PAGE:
Every region in the world has its own unique dishes and dietary patterns. Researchers have paid close attention to the types of foods commonly eaten in areas that have low rates of chronic disease.
The Mediterranean diet emerged from this kind of research originally in the 1970’s. One of the latest contenders as far as a regional diet goes is based on the Scandinavian area and is known as the Nordic Diet.
So, what is the big fuss about these diets and is one superior to the other?
The traditional Mediterranean diet is based on the foods commonly eaten through countries in the Mediterranean basin (Spain, France, Italy etc.). It has been linked to lower rates of metabolic diseases such as type 2 diabetes, obesity, and cancer. This diet burst into popular culture in the middle of the 90’s as numerous food pyramids reflecting this way of eating were created and promoted as a healthy diet guide.
The Nordic diet is based on the traditional foods eaten in Nordic countries (Norway, Denmark, Sweden etc.). A group of nutritionists, scientists and chefs coined the phrase and created ‘The Nordic diet’ in 2004 to counteract the rising rates of obesity and environmentally damaging farming practices in those countries.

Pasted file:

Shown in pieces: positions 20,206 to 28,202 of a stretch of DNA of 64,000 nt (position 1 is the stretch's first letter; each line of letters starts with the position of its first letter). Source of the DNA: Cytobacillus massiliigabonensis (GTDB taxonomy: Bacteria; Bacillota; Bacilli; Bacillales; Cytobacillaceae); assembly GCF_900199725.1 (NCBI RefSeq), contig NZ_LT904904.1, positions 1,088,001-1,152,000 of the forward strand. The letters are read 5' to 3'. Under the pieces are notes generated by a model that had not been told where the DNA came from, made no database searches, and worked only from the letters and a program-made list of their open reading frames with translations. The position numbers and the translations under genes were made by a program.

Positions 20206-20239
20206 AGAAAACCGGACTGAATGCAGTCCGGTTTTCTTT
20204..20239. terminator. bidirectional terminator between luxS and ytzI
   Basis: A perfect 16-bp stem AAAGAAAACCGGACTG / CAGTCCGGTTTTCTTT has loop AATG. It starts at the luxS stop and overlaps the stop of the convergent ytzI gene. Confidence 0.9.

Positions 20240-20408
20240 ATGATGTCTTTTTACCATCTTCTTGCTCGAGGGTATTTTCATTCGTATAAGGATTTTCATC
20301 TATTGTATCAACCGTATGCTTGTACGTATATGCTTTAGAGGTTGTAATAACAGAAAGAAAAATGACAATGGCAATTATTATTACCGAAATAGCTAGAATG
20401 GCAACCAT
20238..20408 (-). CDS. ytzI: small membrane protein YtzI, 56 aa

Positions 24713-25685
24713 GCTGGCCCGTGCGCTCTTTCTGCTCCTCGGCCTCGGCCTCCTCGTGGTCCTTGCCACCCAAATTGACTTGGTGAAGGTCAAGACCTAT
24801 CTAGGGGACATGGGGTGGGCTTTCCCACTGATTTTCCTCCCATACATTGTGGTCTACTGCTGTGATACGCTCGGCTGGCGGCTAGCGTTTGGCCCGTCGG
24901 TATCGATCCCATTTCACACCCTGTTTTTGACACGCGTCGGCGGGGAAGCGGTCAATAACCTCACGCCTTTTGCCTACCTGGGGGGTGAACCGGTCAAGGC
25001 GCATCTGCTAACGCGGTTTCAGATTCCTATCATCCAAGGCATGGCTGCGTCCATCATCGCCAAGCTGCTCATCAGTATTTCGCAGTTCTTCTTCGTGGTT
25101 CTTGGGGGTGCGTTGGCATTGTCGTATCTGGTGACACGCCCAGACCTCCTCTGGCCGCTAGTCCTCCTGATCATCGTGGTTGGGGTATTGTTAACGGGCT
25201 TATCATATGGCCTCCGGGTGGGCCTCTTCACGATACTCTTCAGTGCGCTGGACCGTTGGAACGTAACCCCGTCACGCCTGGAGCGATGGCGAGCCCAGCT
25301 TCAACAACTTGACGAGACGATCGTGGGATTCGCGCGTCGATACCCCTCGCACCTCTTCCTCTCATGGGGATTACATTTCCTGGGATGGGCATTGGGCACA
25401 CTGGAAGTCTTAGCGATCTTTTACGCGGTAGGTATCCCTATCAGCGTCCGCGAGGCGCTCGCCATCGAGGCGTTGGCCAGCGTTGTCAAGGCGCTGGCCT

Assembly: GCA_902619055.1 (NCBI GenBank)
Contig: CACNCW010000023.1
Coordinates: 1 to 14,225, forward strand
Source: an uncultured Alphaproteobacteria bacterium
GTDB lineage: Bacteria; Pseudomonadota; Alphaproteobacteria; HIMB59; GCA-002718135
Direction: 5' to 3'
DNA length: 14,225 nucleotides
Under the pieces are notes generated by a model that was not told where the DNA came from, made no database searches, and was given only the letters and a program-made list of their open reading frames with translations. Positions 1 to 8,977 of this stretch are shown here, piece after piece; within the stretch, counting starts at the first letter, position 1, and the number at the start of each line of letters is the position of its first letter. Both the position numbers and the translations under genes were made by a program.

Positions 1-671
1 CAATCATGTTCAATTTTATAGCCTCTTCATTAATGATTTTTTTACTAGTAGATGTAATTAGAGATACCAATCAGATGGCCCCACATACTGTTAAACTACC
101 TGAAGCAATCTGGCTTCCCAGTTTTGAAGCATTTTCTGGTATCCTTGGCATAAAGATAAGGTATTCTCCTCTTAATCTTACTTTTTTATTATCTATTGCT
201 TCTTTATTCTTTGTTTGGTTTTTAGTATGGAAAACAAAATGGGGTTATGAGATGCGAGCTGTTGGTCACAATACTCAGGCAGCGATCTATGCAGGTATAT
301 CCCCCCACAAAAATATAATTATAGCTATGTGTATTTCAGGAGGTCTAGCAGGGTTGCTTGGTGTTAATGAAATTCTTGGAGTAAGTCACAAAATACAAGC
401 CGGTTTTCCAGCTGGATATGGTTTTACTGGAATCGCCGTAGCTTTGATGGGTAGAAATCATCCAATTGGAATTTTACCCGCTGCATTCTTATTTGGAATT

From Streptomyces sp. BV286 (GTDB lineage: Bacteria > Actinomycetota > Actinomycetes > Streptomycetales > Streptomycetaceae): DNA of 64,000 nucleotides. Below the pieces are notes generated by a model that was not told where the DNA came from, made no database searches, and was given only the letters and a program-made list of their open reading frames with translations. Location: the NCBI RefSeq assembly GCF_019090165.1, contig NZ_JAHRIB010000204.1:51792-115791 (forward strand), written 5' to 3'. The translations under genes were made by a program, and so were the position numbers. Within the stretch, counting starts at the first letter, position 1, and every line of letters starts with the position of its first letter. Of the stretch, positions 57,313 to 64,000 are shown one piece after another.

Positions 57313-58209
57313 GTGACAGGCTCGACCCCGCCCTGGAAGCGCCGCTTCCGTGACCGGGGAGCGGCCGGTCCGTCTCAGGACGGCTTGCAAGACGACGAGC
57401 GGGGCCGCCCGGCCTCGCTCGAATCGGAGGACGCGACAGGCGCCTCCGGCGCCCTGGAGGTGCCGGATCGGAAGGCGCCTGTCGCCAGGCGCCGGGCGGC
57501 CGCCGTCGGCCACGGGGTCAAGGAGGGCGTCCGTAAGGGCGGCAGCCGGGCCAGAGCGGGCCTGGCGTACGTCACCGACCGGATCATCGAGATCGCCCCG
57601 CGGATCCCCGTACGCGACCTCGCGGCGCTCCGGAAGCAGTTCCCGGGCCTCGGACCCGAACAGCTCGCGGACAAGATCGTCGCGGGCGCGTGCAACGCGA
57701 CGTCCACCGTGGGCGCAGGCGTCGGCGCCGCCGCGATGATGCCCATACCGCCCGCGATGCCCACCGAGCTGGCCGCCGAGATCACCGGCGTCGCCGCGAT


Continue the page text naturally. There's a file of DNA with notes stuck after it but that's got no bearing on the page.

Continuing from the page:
Structure of the diets
Looking at this table you can see there are not many differences between the diets. Both are heavily plant-based and discourage the consumption of processed foods. There are slight differences in the main types of oil recommended, the frequency of protein-rich foods and the main types of carbohydrate-type foods. The differences mainly come down to the traditional availability of foods in each region.
The proven health benefits of the Mediterranean diet include:
- reduced risk of heart disease
- cholesterol-lowering effects
- reduced blood pressure
- improved blood glucose control
There is less scientific evidence backing the effectiveness of the Nordic diet compared to the Mediterranean diet. It is likely that similar health benefits would be experienced on both diets, and the lack of evidence is mainly due to the Nordic diet being around for a shorter period of time.
The verdict Both diets promote the consumption of whole unprocessed foods in moderate amounts. Both diets are likely to lead to some weight loss and improved health if they replace a diet full of processed foods and takeaways. Neither diet is a ‘quick fix’ for better health. The foundation of both diets can be used to create long-term sustainable changes to eating habits for better health. In order to truly embrace either style of eating, you may need to spend time eating and travelling in each region.
(Note: there are other diets such as the Japanese Okinawa diet where people live for many years, but these are often quite specific in terms of the geographical area in which the people live, and the type of food eaten.)
Bach-Faig, A, Berry, E, Lairon, D, Regunt, J et al. Mediterranean diet pyramid today. Science and cultural updates. 2011. Public Health Nutrition 14(12A), 2274-2284. Mithril, C, Dragsted, LO, Meyer, C et al. (2012) Guidelines for the New Nordic Diet. Public Health Nutrition 15, 1941–1947. Dietitians of Canada. The Mediterranean Diet: A Guide to Healthy Eating. 2017.